Except this is not just a philosophical issue, it has very real consequences. I write my comments knowing that social media is a public platform and others can see what I like and support it. Specifically, I try to write messages that will attract validation instead of ones that might help bring someone posting bigotry around.

That often results in grandstanding and preaching. Establishing my moral superiority will not bring someone around to recognize that their actions are hurtful. It will inevitably end in terminated friendships and connections across social media, as someone feels hurt and judged by my pointless moral superiority. In the end what good did my intervention really do?

For that reason, it’s critical to explore new resources and keep pushing to the limits. Likewise, it’s important for those working to be an ally to support one another and suggest better strategies.

I did just that after a series of really ineffective Facebook debates and reached out to a friend, Will Dierenfield, who is far better than me at all of this. He intentionally challenges his own views and those of the people around him, and has helped me connect the dots on the many ways I could be better. In general he is far better informed on solidarity and is just the fantastic sort of person who wants to help.

He offered countless valuable suggestions such as seeking to ask questions and avoiding morality, which can easily be misconstrued as labeling someone as immoral or evil (think Facebook debates that end in comparisons to Hitler). People do not want to find out they are wrong, especially when their error lands them on the side of hate. That, he said, is part of why it takes so long to bring someone around. One back and forth on Facebook will not be enough, it’s an ongoing discussion.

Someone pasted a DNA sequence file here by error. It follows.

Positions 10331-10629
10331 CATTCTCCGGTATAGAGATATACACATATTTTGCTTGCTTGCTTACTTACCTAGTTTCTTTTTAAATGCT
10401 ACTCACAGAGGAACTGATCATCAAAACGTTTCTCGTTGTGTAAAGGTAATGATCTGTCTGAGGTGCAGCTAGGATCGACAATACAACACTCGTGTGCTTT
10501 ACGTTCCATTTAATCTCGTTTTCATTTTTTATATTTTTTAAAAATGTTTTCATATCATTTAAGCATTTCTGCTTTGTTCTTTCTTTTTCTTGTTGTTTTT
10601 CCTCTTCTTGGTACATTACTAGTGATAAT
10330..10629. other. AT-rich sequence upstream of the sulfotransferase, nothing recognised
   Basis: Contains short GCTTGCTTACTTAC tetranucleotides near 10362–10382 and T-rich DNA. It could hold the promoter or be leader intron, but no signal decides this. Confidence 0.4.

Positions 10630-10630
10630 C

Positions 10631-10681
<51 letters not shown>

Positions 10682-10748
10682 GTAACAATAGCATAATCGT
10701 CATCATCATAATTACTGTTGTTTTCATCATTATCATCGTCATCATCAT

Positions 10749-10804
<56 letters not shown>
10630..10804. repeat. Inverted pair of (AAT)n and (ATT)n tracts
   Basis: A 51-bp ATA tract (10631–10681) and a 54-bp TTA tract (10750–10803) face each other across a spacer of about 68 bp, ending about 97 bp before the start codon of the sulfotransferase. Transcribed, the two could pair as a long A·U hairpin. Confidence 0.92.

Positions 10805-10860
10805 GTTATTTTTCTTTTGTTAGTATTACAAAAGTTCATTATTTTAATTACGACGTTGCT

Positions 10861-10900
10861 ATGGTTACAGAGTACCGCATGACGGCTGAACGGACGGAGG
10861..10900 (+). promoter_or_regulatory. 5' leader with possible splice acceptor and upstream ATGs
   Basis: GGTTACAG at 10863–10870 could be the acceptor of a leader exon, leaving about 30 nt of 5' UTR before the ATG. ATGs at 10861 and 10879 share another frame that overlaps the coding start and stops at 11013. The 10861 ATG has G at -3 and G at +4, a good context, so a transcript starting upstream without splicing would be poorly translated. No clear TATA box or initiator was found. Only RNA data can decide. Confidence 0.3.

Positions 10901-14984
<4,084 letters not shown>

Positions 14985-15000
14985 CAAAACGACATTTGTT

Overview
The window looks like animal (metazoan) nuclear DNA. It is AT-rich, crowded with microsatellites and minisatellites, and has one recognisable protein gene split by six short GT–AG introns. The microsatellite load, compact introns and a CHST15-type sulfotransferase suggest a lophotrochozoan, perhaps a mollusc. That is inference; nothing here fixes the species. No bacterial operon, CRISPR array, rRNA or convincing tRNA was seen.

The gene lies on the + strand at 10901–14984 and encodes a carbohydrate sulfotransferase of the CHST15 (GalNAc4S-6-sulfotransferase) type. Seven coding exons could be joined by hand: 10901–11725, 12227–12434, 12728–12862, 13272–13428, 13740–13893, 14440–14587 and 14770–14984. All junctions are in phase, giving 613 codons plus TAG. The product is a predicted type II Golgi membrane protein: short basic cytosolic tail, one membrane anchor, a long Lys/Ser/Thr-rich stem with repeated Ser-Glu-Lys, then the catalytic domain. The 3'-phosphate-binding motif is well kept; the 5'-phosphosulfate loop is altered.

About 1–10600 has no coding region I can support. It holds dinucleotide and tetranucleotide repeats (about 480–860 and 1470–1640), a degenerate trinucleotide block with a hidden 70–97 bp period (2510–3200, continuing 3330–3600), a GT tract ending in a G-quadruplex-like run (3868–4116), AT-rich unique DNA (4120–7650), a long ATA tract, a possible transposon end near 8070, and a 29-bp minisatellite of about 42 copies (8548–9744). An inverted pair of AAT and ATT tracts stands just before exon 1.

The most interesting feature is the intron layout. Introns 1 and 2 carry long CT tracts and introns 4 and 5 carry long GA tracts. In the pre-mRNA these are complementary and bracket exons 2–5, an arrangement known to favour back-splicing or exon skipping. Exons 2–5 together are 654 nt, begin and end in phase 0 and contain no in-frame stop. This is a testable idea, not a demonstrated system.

Now as for my own addiction to ally cookies, I found guidance in the person who originally introduced me to the metaphor, ray(nise) cange. They run the site Awkward Trans Kid, where they share informative videos they face as members of the trans and black communities. A recent video suggested that allies avoiding putting people of color on the spot by tagging them in posts. More importantly, ray(nise) suggested using privacy settings to block people of color from seeing the awful things said in the process of educating others (i.e. white folks). As ray(nise) puts it, “The only reason I can think that you’re doing that is for ally cookies.”

That sounds a bit odd at first, but consider how social media has shaped dialogue. Ten years ago, your conversations about racism were not openly available to thousands of folks on Facebook. Now that can be extremely useful to activism, but it has a dark side.

By blocking, you are not seeking to isolate yourself from criticism, but to take away just one of the many sources of harassment or violence faced every day. It’s important to remember that this is directed at those who are already acting like an ally and constantly reading and promoting the voices of color.